While Google search has an amazing ability to find obscure long-tail content online, the introduction of chatbot ChatGPT has taken the interpretation of text to a much higher level. ChatGPT can understand complex instructions and provide sophisticated responses such as essays good enough to pass university exams.
AI in the cloud and at the edge including in devices
Improvements in AI and computing are enabling alternative network architectures. While it is best to train AI models in central data centers where processing capacity is most abundant and cheap, inferencing for some applications may be better run in edge computers and on devices for lower latency and higher security.
For example, Qualcomm’s current flagship Snapdragon 8 Gen 2 Modem-RF System, embeds AI to optimize 5G modem connectivity, as well as camera, sound and security performance in smartphones. The firm also claims the first on-device demonstration of Stable Diffusion on an Android phone. This text-to-image generative AI foundation model can create photorealistic images given any text input within tens of seconds. Until now, Stable Diffusion, with over 1 billion parameters, had been confined to running in the cloud.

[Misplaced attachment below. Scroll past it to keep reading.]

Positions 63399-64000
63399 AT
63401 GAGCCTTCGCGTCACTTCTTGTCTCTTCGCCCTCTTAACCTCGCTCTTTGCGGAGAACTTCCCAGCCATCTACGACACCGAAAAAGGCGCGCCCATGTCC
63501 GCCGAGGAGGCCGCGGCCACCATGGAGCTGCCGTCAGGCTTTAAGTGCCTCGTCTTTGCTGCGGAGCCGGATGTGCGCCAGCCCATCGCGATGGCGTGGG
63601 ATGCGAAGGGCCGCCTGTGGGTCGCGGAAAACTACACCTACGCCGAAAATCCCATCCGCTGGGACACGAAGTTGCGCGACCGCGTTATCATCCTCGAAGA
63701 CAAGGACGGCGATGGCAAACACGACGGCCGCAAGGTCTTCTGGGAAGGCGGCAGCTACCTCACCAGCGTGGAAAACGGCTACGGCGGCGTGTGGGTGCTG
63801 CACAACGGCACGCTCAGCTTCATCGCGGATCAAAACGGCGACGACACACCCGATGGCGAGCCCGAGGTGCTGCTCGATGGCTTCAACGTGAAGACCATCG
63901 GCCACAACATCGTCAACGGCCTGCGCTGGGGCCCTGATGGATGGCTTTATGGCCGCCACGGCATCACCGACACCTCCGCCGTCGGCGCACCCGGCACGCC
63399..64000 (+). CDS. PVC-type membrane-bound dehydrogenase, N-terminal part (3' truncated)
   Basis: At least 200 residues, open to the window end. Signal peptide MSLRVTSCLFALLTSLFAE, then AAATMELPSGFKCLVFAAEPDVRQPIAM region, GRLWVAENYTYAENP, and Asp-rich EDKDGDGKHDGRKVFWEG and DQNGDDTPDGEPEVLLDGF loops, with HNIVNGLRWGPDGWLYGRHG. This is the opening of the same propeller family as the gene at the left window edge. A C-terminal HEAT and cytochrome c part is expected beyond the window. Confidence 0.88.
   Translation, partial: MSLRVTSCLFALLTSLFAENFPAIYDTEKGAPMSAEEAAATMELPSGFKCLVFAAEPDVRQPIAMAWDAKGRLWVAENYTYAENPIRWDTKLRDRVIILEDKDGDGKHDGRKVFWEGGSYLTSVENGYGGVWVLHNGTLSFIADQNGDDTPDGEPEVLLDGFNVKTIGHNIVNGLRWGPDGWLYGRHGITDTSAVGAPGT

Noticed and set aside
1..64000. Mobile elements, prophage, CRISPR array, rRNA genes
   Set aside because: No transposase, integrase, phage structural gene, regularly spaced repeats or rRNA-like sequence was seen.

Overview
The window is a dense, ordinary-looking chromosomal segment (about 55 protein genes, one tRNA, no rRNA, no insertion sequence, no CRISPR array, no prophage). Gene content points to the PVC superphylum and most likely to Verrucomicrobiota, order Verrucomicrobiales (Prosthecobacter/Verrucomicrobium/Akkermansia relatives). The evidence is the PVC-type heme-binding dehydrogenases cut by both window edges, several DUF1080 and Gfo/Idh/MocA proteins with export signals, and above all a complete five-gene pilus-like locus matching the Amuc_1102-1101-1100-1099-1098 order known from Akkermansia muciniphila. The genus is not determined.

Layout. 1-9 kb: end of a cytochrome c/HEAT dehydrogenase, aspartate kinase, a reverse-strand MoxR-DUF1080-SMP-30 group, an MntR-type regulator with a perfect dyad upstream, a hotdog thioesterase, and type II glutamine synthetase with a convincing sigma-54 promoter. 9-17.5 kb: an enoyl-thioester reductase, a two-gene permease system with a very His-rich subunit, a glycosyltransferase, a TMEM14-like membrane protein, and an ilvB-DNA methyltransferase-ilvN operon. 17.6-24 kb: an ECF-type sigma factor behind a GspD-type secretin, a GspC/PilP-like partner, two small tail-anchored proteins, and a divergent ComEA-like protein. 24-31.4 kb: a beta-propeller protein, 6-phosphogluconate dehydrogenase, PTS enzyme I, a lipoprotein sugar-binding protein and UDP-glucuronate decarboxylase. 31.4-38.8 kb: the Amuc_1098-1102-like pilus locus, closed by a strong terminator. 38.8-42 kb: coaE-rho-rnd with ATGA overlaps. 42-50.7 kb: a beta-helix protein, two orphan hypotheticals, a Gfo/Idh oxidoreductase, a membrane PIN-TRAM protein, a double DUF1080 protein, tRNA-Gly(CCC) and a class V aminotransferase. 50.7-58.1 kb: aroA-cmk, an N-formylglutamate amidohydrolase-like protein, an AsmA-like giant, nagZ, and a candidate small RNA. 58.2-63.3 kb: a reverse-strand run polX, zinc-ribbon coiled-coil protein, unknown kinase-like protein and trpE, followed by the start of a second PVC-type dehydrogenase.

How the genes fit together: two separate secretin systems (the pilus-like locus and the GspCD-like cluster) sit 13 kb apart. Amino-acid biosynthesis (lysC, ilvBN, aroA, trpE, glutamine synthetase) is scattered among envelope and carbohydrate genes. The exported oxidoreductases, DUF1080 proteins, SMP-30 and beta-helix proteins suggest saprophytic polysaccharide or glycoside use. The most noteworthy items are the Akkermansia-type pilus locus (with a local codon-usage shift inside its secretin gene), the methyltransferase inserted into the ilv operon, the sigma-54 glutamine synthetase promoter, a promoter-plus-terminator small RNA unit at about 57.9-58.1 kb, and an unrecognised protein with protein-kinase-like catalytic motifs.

The dark side of AI
AI is never any better than its training data, and can be a lot worse— particularly when the former is insufficient or inaccurate. It is, therefore, unsurprising that AI can also be inaccurate and with unacceptable bias.
AI is not yet sufficiently well developed to be precise or dependable everywhere. Unfortunately, AI algorithms can get things wrong and often do. They can be unacceptably prejudicial, for example, when longlisting and shortlisting from thousands of CVs in staff recruitment. According to OpenAI, “these models can also generate outputs that are untruthful, toxic, or reflect harmful sentiments. This is in part because GPT-3 is trained to predict the next word on a large dataset of Internet text, rather than to safely perform the language task that the user wants. In other words, these models aren’t aligned with their users.”